YELLOWSTONE volcano suffered a total of 107 earthquakes and three Steamboat geyser eruptions in November – but could this activity be a sign of the supervolcano waking from its slumber?
Yellowstone volcano’s last major eruption was 640,000 years ago and the areas surrounding the US national park just witnessed an intense November. The US Geological Survey (USGS) tracked a total of 107 earthquakes last month, fuelling speculation of the volcano stirring from its sleep. One Twitter user wrote on December 2: “Y’all ever just remember that the Yellowstone volcano could erupt ay any moment?”
Another person said: “I very frequently think about the Yellowstone super volcano and that’s probably where my troubles started.”
In November, tracking stations operated by the University of Utah detected a total of 107 earthquakes in the Yellowstone National Park region.
The most powerful of the tremors peaked at magnitude 3.1 just 19 miles northwest of West Yellowstone, Montana.
The earthquake struck around 6.28pm local time on November 9.
The period of activity was then “capped off” by an earthquake swarm that started on November 30 and continued into December.
The earthquakes were tracked to about two miles west-northwest of West Thumb inside of Yellowstone National Park.
During the largest November swarm, the earthquakes peaked at a magnitude of 2.1.
On top of the earthquake activity, the USGS noted three eruptions of the world-famous Steamboat Geyser.
The boiling pool of water spewed scorching jets on November 8, November 17 and November 27.
In total, Steamboat geyser has erupted 45 times so far in 2019.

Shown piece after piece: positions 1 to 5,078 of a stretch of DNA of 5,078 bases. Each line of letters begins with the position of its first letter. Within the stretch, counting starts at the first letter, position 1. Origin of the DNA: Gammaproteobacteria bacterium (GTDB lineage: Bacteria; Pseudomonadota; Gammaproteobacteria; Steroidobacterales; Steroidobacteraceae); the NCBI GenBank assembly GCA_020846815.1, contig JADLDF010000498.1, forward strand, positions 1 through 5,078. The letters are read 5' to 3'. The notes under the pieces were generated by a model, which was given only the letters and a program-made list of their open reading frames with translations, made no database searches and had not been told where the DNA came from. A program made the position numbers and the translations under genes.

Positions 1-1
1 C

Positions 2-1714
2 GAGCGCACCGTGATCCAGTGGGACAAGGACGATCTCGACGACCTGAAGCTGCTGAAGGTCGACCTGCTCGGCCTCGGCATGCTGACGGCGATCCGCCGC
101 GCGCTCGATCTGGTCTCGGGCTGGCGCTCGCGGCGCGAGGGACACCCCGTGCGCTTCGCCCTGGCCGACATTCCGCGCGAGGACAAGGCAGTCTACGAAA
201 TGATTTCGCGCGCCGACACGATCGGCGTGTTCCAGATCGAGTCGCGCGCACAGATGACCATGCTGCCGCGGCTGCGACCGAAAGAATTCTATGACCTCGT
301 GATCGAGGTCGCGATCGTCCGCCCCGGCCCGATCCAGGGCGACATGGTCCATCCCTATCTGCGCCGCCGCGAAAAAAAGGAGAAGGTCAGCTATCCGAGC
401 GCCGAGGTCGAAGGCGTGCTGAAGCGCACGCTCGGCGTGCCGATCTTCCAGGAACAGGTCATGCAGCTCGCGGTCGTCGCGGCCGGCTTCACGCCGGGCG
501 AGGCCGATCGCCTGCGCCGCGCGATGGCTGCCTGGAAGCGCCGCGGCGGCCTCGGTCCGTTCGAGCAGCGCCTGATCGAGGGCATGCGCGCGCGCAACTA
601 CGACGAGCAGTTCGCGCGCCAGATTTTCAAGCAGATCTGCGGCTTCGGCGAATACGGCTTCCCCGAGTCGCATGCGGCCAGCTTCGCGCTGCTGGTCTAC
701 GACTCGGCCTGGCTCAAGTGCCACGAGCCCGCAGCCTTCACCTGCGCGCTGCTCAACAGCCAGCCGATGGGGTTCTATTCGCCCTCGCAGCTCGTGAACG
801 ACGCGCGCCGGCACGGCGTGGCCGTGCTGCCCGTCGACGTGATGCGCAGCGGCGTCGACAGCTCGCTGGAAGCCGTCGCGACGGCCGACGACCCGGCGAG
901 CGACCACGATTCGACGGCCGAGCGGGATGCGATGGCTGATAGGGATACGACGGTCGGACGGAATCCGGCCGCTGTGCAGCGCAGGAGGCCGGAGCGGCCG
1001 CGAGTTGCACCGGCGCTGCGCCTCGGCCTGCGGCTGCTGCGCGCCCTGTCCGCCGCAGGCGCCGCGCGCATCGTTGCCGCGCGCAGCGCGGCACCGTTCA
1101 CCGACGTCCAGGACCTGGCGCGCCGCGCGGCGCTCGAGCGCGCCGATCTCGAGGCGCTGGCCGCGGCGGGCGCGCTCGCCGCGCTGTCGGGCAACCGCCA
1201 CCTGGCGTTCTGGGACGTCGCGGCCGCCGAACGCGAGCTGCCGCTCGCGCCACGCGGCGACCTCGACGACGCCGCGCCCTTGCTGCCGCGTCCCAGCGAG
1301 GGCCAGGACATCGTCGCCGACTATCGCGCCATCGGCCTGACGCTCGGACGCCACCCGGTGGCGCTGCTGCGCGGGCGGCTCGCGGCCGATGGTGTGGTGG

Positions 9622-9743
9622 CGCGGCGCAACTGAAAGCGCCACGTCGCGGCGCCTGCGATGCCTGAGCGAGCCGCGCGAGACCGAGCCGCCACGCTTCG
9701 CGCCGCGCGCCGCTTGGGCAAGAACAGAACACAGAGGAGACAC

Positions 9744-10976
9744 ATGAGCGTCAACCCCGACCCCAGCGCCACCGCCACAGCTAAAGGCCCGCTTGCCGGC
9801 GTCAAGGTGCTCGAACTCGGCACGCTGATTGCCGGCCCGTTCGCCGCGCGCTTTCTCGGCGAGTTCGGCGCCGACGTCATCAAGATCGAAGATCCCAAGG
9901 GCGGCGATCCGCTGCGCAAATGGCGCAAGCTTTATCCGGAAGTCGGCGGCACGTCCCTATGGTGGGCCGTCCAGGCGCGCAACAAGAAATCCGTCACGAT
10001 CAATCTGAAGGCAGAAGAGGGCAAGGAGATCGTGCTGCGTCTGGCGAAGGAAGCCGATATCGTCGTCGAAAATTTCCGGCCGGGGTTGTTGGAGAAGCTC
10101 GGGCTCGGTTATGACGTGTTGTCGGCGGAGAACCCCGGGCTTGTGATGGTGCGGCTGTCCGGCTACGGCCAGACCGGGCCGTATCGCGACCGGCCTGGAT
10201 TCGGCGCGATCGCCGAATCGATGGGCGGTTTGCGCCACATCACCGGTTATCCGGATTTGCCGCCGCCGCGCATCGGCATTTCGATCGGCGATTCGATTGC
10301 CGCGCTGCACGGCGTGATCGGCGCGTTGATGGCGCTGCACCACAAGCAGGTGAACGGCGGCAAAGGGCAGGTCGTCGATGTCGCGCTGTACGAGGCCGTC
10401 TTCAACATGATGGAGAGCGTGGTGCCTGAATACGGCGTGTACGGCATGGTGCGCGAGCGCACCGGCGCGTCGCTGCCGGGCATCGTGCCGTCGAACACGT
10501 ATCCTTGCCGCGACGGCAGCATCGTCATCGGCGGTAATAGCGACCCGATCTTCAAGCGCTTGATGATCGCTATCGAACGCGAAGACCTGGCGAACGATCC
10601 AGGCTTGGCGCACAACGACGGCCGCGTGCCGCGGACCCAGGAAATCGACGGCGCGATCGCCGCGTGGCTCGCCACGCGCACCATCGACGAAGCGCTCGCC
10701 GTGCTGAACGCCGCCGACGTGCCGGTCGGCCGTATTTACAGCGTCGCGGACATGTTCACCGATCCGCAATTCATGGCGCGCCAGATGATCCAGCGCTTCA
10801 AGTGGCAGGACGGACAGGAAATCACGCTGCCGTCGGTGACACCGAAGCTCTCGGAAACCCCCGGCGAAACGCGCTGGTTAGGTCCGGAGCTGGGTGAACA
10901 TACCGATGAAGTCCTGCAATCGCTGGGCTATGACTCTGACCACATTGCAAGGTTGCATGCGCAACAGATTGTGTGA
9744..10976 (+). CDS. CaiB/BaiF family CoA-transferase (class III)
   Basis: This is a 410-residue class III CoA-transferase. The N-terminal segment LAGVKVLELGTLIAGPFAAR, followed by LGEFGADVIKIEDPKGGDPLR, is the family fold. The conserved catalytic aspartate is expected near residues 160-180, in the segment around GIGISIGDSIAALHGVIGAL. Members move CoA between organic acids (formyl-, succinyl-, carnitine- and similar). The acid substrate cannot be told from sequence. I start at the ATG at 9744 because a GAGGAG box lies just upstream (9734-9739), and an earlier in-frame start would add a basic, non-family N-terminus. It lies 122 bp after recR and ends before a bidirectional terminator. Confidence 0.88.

The USGS’ monitoring stations have also noted some ground movement in the Yellowstone area.
Since September, the Norris Geyser Basin has dropped by less than an inch.
The agency said: “Ground deformation in the Yellowstone area has been variable but minor over the last few months.
“Overall subsidence of Yellowstone caldera is indicated at stations on both the Sour Creek and Mallard Lake resurgent domes, although minor deviations are superimposed on the general trend, perhaps due to seasonal variations from inclement weather.
“In the area of Norris Geyser Basin, GPS data show subsidence of about two centimetres – less than one inch – since September, but there was little net motion during the month of November.”
Thankfully, none of these events signal any type of worrying activity deep underground.
According to the USGS, earthquake activity at Yellowstone “remains at background levels”.
Earthquake swarms also account for approximately 50 percent of all the earthquake activity in the Yellowstone region.
The USGS said: “Almost all earthquakes at Yellowstone are brittle-failure events caused when rocks break due to crustal stresses.
“Though we’ve been looking for years at Yellowstone, no one has yet identified ‘long-period (LP) events’ commonly attributed to magma movement.
“When they are observed, that will not mean Yellowstone is getting ready to erupt.”
Yellowstone’s most recent caldera-forming blast went off about 640,000 years ago.
Since then, geologists have detected about 80 “relatively nonexplosive eruptions”.
Of the 80 eruptions, at least 27 produced rhyolite lava flows from volcano’s caldera.
The most recent volcanic eruption went off about 70,000 years ago.
In total, geologists recognise three major eruptions of the Yellowstone caldera.
The eruptions are the Huckleberry Ridge eruption 2.1 million years ago, the Mesa Falls eruption 1.3 million years ago and the Lava Creek eruption 640,000 years ago.
The Lava Creek blast formed the Yellowstone Caldera and Lava Creek Tuff in Wyoming, Montana and Idaho.
In the area of Norris Geyser Basin, GPS data show subsidence of about 2cm